FDR delivered his State of the Union address on the eve of his third inauguration as president. World War II was underway in both Europe and Asia, but the United States hadn't yet entered into its dark, swirling vortex.
Still entrenched in isolationist policies and sentiment, FDR worried that the United States would be unprepared for an attack by Germany or Japan. The threat of military aggression by the Axis powers loomed on the horizon, and America's valued democratic way of life was in danger.
So he took the opportunity during his address to scare the bejeezus out of people.
He warned that, should the Axis powers gain the upper hand in political and military control at the global level, individual freedoms would inevitably be lost worldwide.
These freedoms weren't just things like eating breakfast for dinner or wearing stripes and plaid. They were fundamental freedoms that form the basis of democracy and a way of life that was in peril.
This address is commonly known as the "Four Freedoms" speech (check out our "Four Freedoms Speech" guide to get the nitty-gritty) because FDR distilled his ideas on democratic freedom into four main points:
1. Freedom of speech and expression...everywhere!
2. Freedom of religion...everywhere!
3. Freedom from want (which means freedom from suffering for lack of things like food, shelter, clothing, security, and other basic quality of life things)...everywhere!
4. Freedom from fear (by which FDR specifically means fear of military aggression from other nations)...everywhere!
Thanks to FDR's expert rhetoric, the United States battened down its hatches and prepared for an oncoming war to protect its democracy and itself.
You know that saying, "if you can't say something nice, then don't say anything at all"? Well, apparently John L. DeWitt didn't...but he sure had a lot to say.
DeWitt's "Final Report: Japanese Evacuation from the West Coast" is a vitriolic official document that directly contributed to the creation and implementation of E.O. 9066. Its original version was heavily edited and rewritten because it was so incredibly racist—even in the midst of the rampant anti-Asian racism in the 1940s.
Regardless, the sanitized version still convinced FDR, the great convincer himself, to sign E.O. 9066…and we all know what happened from there.
Not only did "Final Report: Japanese Evacuation from the West Coast" claim that Japanese Americans simply couldn't be trusted because of their race (which is a horrendous conclusion), it also outlined a plan of just exactly how to gather them up and put them away.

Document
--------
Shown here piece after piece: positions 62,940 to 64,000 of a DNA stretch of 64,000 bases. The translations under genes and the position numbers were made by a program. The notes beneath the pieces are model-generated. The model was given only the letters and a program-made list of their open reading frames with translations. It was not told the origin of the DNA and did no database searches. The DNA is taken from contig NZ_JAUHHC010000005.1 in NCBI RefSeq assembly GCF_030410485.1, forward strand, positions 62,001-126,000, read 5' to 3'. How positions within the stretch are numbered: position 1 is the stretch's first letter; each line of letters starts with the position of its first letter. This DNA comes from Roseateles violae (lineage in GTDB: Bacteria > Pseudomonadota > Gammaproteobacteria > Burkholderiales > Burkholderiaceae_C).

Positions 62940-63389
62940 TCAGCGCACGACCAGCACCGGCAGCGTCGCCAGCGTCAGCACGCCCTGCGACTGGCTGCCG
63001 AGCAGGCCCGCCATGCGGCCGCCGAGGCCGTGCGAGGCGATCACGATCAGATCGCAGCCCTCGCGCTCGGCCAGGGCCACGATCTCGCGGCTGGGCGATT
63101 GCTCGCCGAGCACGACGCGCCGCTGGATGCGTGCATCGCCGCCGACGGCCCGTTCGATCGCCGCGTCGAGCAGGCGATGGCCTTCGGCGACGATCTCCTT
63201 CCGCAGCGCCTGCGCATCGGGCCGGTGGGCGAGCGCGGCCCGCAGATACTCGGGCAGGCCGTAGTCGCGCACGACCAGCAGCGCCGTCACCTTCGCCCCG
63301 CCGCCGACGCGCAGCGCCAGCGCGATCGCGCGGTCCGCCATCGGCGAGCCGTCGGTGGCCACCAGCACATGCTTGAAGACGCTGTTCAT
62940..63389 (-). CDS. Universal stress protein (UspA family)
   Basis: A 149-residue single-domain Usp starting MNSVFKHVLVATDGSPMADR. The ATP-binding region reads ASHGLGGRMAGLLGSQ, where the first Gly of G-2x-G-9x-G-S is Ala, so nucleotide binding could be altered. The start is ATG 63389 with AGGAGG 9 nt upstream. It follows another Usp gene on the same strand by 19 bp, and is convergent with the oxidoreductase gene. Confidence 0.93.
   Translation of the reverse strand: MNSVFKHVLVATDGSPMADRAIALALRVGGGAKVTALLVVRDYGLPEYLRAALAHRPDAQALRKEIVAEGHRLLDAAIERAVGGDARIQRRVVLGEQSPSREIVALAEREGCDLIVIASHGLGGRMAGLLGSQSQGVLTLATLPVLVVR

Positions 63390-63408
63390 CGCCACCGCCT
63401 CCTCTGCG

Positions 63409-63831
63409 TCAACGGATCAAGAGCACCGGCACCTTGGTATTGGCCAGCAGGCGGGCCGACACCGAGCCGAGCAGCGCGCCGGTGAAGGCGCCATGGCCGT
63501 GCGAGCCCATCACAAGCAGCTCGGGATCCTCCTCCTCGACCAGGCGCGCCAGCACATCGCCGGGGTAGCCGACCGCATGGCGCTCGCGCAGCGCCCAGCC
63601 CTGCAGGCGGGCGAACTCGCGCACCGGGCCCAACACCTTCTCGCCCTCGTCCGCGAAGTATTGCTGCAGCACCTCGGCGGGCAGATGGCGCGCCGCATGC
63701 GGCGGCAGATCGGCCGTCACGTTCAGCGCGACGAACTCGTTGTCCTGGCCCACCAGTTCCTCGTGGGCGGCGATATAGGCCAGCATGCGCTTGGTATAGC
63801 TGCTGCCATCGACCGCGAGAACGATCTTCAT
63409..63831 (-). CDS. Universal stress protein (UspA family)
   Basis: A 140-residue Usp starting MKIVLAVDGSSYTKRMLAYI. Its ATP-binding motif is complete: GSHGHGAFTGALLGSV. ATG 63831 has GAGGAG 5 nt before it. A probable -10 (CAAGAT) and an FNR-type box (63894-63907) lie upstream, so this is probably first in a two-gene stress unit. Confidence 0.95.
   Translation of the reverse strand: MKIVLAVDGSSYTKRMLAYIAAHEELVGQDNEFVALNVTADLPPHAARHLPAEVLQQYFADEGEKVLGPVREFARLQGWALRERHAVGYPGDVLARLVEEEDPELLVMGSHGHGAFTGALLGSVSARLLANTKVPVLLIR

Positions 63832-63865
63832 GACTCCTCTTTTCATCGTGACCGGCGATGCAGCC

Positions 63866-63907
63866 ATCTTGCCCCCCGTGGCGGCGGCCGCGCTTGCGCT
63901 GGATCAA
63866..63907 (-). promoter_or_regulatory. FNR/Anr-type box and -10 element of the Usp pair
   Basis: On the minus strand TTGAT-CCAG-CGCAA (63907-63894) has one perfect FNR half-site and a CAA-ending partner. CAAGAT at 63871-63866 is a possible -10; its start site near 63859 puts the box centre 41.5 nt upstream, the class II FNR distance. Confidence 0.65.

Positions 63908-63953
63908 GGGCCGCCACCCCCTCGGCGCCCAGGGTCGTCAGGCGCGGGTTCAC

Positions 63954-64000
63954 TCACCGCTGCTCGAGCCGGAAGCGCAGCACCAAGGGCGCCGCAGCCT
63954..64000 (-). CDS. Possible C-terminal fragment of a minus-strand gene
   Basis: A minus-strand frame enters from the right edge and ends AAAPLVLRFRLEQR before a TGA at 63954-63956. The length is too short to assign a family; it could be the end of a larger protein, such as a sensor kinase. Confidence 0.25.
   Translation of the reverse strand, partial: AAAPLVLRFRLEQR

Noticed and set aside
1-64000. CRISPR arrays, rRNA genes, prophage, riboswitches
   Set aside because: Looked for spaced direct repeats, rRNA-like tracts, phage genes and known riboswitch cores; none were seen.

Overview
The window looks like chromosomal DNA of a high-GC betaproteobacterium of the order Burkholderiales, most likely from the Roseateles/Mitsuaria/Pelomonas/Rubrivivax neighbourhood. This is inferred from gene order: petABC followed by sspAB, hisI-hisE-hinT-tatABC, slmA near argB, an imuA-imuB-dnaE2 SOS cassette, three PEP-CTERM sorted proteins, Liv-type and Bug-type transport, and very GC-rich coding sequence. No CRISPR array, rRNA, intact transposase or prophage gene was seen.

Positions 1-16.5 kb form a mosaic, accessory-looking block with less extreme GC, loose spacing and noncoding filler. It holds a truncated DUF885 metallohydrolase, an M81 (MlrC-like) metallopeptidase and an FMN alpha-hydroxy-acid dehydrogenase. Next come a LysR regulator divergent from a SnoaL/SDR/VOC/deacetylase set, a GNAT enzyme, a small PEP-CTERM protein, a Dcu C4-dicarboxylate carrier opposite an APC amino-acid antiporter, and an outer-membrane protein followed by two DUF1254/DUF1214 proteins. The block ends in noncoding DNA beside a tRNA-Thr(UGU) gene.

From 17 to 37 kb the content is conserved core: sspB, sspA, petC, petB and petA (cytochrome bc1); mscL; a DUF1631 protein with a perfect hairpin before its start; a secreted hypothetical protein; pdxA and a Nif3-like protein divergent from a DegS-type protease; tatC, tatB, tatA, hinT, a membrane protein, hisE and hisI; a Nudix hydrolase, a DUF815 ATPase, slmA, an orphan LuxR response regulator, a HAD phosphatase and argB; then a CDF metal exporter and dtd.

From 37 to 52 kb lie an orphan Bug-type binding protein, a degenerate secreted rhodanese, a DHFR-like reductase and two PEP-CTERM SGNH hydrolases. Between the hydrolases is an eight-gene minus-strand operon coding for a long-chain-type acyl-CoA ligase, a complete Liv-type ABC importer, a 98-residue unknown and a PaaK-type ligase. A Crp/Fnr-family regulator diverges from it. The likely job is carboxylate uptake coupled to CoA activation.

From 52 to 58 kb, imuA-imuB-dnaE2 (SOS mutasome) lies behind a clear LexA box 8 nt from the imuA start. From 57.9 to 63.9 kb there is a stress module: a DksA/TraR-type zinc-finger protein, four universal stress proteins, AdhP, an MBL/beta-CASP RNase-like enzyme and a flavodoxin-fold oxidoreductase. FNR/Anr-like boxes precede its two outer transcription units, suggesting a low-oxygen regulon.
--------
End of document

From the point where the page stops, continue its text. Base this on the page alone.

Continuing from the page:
The report is now widely reviled despite its influence on national security during the war. If you feel up to it, or just simply want to be outraged, the link above takes you to a scanned copy, where you can flip through one awful page after another.
In sharp contrast to DeWitt's vicious report, the aptly named "Personal Justice Denied" is a report compiled by the Commission on Wartime Relocation and Internment of Civilians, which was created under President Jimmy Carter.
In the early 1980s, the commission conducted their own review of the alleged threats that Japanese Americans posed to the United States during World War II. And guess what? They discovered there was no threat. And they also concluded that the imprisonment of 120,000 people was motivated by racism—that they were denied justice and forced to suffer.
The commission's research and subsequent report greatly impacted the U.S. government's response to the misdeeds of the past and contributed to the creation of the Civil Liberties Act, ratified later that decade. It also undid the false claims supported by John L. DeWitt that caused the mess in the first place.
In one of Reagan's last actions as president, he ratified the Civil Liberties Act of 1988. Informed by the findings of the Commission on Wartime Relocation and Internment of Civilians, the Civil Liberties Act provided reparations (i.e., cash money) to Japanese Americans who were interned during World War II. It also functioned as an official apology and an admission of gross injustice by the U.S. government.
Though the damage caused by the internment of Japanese Americans would never be fully repaired—especially not with money—the act sought to at least seek restitution for and reconciliation with the victims.
Ringle-dingle-dingle! That's the sound of an injustice being exposed.
The Ringle Report was an official document written by the Office of Naval Intelligence in 1941-1942 that determined Japanese Americans posed no significant threat to the peace and security of the United States.
This report was suppressed during the court cases of Hirabayashi, Yasui, and Korematsu. As a result, the three Japanese American men were found guilty of violating policies enacted under E.O. 9066, and they were charged with hefty fines and harsh imprisonment.
Forty years later, the Ringle Report was wrangled out of some archives. Its rediscovery eventually prompted the overturning of Hirabayashi's and Yasui's convictions. While Korematsu's conviction was never officially overturned, the resurfacing of the Ringle Report validated his lifelong struggle for personal and civil rights.
Furthermore, it necessitated admission of wrongdoing on the part of the U.S. solicitor general, who was forced to hang his head in shame and apologize for the extremely unethical practices conducted by his forebears.
Good, we say, with our best Grumpy Cat frown.